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General Partnerships

On Behalf of | Jul 21, 2015 | Choice of Entity, Partnerships, Uncategorized

Formation of a General Partnership

In Post 1 of this series, we talked a little about general partnership and one of their most dreaded characteristics.  So if general partnerships exist, how do courts and others know?

Statutes often state that a partnership is an association of two or more persons to carry on as co-owners of a business for profit.  Unlike other business entities such as corporations or LLCs, which require filing of certain forms with the secretary of state, no formalities are required to form a general partnership.  Moreover, a partnership agreement need not be in writing and may be either express or implied by conduct of the parties.  Thus, a general partnership can be created inadvertently when the parties do not necessarily intend it to be a partnership.  A joint venture, for example, is a form of general partnership (or in some states a legal entity virtually indistinguishable from a general partnership), with legal consequences almost identical to those of a partnership.

So if looking for a written partnership agreement or asking the purported partners if they are partners does not lead to a definitive answer, how do we know if a partnership exists?  Generally speaking, if a person receives a share of the profits, that is usually sufficient evidence that he or she is a partner in the business.  Of course, no such inference can be made where profits were received as payment, such as debts, wages, rent, interest on a loan, etc.  Likewise, not all situations where persons share profits are deemed to be a partnership.  For example, co-ownership of property is not, by itself, a partnership, even if the co-owners share profits from the use of the property; sharing of gross returns or revenues does not, by itself, establish a partnership, regardless of whether the persons sharing the returns or revenues have a joint or common interest in such property.  Instead, what matters is the intent of the parties.  And if the intent is not written the courts will look at how the parties acted.

Here are some examples of factors that help determine whether a partnership exists:

  • receipt or right to receive a share of profits;
  • expression of intent to be partners;
  • right to participate in control of the business;
  • sharing of losses or liability for claims by third parties against the business; and
  • contributing money or property to the business.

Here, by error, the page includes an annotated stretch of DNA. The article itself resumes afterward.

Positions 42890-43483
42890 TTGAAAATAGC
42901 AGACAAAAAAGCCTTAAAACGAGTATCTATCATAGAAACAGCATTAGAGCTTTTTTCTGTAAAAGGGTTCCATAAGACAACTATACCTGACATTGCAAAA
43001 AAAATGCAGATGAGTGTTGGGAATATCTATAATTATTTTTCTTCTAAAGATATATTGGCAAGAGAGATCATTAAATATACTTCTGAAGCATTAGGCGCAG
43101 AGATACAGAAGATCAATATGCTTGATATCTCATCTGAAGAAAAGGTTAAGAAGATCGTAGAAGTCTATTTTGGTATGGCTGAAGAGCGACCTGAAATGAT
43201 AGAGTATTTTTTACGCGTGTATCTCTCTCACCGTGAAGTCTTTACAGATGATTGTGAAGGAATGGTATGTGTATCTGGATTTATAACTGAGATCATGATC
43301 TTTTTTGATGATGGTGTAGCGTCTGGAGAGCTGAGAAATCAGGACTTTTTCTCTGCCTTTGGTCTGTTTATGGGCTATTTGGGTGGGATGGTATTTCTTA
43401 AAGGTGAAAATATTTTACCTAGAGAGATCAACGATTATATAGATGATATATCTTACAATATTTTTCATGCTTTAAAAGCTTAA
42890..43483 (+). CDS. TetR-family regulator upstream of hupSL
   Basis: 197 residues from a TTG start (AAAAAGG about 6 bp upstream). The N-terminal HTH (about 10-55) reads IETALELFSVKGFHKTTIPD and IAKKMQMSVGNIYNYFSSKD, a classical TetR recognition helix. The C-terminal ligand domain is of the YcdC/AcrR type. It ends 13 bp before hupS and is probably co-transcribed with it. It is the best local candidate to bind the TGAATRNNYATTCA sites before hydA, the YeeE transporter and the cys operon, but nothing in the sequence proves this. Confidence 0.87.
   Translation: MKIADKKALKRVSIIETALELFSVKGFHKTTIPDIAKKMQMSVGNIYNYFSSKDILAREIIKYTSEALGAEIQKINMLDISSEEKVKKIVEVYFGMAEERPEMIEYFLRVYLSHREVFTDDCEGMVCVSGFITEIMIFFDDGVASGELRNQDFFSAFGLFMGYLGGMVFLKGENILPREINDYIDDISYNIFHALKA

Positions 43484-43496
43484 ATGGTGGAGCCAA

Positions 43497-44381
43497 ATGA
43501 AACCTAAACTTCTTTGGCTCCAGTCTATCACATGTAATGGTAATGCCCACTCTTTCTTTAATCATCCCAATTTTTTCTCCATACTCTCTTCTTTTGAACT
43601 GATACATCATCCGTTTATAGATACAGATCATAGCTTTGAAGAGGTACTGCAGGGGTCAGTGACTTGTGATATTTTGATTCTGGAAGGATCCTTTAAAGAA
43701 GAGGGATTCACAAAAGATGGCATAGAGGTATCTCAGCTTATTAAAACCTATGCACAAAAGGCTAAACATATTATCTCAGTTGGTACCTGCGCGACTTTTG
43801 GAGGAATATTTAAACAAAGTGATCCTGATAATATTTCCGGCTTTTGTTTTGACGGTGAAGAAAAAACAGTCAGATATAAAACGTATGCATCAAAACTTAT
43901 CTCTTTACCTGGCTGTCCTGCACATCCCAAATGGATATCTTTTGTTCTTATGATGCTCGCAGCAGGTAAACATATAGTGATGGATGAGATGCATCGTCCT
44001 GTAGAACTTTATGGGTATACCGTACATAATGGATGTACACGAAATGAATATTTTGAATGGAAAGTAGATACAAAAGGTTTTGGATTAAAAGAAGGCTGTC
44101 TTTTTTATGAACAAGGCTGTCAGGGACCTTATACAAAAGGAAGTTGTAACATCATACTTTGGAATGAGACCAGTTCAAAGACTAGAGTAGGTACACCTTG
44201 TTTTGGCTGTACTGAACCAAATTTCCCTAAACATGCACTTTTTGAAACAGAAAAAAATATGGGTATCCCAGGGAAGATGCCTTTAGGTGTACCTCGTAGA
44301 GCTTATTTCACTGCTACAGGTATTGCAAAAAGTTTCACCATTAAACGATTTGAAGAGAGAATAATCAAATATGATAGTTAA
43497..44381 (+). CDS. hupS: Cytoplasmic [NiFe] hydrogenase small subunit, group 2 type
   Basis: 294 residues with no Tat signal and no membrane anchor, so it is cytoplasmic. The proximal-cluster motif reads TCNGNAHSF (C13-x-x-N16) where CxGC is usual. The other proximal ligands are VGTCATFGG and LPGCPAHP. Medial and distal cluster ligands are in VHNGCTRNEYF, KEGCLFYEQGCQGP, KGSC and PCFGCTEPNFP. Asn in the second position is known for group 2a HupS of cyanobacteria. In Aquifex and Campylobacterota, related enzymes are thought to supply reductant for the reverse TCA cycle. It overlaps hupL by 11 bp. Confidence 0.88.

For example, in Howard Gault and Son v. First National Bank,[1] an old Texas case, the parties entered into a written farming agreement that expressly said that it was not a partnership.  At the same time, the agreement provided for a sharing of both profits and potential losses, as well as expenses, equally.  The court said that the statement denying a partnership was not conclusive on the question of whether a partnership was formed, but it was the intent to do what in law constitutes a partnership, regardless of their expressed purpose.  In other words, it is not the label that controls.  Thus, based on the receipt of a share of profit and other factors, the court concluded that the farming operation was indeed a partnership.

But didn’t the partners say they weren’t partners?  This is why it is important for business owners to understand what a general partnership is, as well as its legal implications.  Our next post will look at some of the consequences of forming a general partnership, starting with liability of partners to third parties.


This posting is intended to be a planning tool to familiarize readers with some of the high-level issues discussed herein.  This is not meant to be a comprehensive discussion and additional details should be discussed with your transaction planners including attorneys, accountants, consultants, bankers and other business planners who can provide advice for your circumstances.  This article should not be treated as legal advice to any person or entity.

Steps have been taken to verify the contents of this article prior to publication.  However, readers should not, and may not, rely on this article.  Please consult with counsel to verify all contents and do not rely solely on this article in planning your legal transactions.

About the Author

Shawn McBride – R. Shawn McBride is the Managing Member of The R. Shawn McBride Law Office, P.L.L.C. which helps clients in legal issues related to starting companies, joint ventures, raising capital from and negotiating with investors and outside General Counsel functions. Shawn can be contacted at: 407-517-0064; [email protected], or

[1] Howard Gault and Son v. First Nat’l Bank, 541 S.W.2d 235 (Ct. App.—Amarillo 1976, rehearing denied).